It’s nice to look back on that because when you come to Congress, you’re really encouraged to do your own thing, think only about yourself and your district. But I think we found that we’re stronger when we’re together. And working together now these past few months, we’ve really defied a lot of people’s ideas about how congressmen and women are supposed to behave. Because in the beginning, we heard a lot of, “You just don’t do that.”
Sherrill: I remember I went to someone who I’d known from before I was elected and said, “Oh, should we all get together and talk about a plan for this? Think about where were want to go?” He looked and me and went, “It’s really generally every man for himself.”
Houlahan: It’s a dog-eat-dog world, absolutely.
Glamour: In that environment, have you ever checked in with each other after something happens, to be like, “Is this normal?”
Spanberger: Every day. Every single day we do that.
Houlahan: I keep a list of all that. Literally, I write them down, because I want to remember that this is not normal. I don’t want this to become normal. So I write down all of the things that I think are super offensive, or super broken, or super wrong, so that I can reflect back on them, and not become part of the problem.
Slotkin: We have a never-ending text chain between us, and that’s what we do. “Did anyone else get this set of talking points? Did anyone else see this bill that came forward that we’re supposed to be voting on? Does anyone else have concerns about how this?”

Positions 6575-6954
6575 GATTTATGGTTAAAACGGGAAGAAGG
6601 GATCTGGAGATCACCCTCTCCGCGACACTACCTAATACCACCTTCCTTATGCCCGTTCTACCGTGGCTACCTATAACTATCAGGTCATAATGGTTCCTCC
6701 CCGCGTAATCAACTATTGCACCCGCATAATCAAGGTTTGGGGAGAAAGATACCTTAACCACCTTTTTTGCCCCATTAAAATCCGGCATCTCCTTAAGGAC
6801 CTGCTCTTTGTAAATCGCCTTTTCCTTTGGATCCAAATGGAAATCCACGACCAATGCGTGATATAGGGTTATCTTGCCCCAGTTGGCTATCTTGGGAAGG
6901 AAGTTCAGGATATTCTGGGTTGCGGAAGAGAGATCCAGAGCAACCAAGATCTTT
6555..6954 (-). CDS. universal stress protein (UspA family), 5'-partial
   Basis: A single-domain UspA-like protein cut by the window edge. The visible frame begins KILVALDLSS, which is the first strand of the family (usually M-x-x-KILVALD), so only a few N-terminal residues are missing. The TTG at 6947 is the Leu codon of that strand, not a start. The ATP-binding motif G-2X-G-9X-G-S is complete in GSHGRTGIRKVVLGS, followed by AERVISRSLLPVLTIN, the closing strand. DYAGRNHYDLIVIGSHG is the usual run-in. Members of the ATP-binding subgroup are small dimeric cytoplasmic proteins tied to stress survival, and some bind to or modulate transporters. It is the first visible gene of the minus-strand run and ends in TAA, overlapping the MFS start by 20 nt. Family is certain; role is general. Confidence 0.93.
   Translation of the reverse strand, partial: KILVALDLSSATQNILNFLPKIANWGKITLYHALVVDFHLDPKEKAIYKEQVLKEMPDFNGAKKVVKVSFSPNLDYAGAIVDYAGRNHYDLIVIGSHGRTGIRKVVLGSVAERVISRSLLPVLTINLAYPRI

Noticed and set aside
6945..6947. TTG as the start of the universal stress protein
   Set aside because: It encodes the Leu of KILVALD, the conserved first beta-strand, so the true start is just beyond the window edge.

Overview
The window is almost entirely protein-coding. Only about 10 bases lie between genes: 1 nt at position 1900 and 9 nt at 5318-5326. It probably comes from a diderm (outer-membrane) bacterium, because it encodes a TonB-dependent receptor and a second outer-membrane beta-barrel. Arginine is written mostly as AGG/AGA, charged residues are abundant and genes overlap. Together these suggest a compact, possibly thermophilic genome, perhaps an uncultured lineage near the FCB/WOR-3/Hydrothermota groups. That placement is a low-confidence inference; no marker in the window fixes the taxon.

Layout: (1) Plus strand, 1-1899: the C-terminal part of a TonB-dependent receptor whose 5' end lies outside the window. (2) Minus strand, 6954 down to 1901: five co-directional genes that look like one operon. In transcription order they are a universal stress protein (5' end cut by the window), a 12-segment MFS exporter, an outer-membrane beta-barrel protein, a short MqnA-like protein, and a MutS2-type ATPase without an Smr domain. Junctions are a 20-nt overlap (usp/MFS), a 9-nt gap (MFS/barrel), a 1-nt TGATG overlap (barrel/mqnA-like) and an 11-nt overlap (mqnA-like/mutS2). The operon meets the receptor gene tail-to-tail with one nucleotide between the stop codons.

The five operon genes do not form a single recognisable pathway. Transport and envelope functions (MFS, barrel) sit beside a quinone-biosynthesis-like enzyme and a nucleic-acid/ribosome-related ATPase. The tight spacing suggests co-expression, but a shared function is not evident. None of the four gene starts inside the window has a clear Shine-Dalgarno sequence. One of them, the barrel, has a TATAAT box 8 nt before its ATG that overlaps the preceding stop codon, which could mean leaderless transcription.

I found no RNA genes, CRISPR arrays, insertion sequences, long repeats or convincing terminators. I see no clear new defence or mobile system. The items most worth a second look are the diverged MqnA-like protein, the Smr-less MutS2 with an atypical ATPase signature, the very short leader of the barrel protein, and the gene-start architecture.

Sherrill: Or sometimes it’s, “Does anybody else know how we’re supposed to find a white suit in the middle of January?”
Spanberger: That one. That is a big one.
Luria: I ordered mine on Ebay. But Mikie has this Brooks Brothers suit that I like, and I saw it was on clearance. I was like, I want that suit, but what if Mikie and I show up in the same suit on the same day?
Sherrill: That would be amazing.
Luria: I could have just said, “It’s our Naval Academy uniform.” Who would have known?
Glamour: Despite your lack of experience in politics, all five of you won these difficult races and I presume learned a lot about how to win difficult races in 2018. How much do you feel that experience and expertise are respected now?
Sherrill: That’s great.
Houlahan: [Clears throat]
Sherrill: We were just talking about this. Abigail and I were just talking about this, because we had this sense—and at the time, we didn’t know how naive it was—that we could draw on our life experiences and run. And when we told people that we wanted to do that, there was a lot of, “Uh, sure.”
Houlahan: “How cute.”
Sherrill: Like, “That’s awesome.” But I think part of the reason a lot of us who are new to politics were able to get in and flip these districts is because people who had been in politics for a while just didn’t see the path. We were so engaged in our neighborhoods and with people throughout our communities that we knew something different was happening. I could feel it in my town, talking to moms in the car line. Hundreds of people came to an event for civic education. We could sense a shift. And then… Well, Elissa has the best line on this.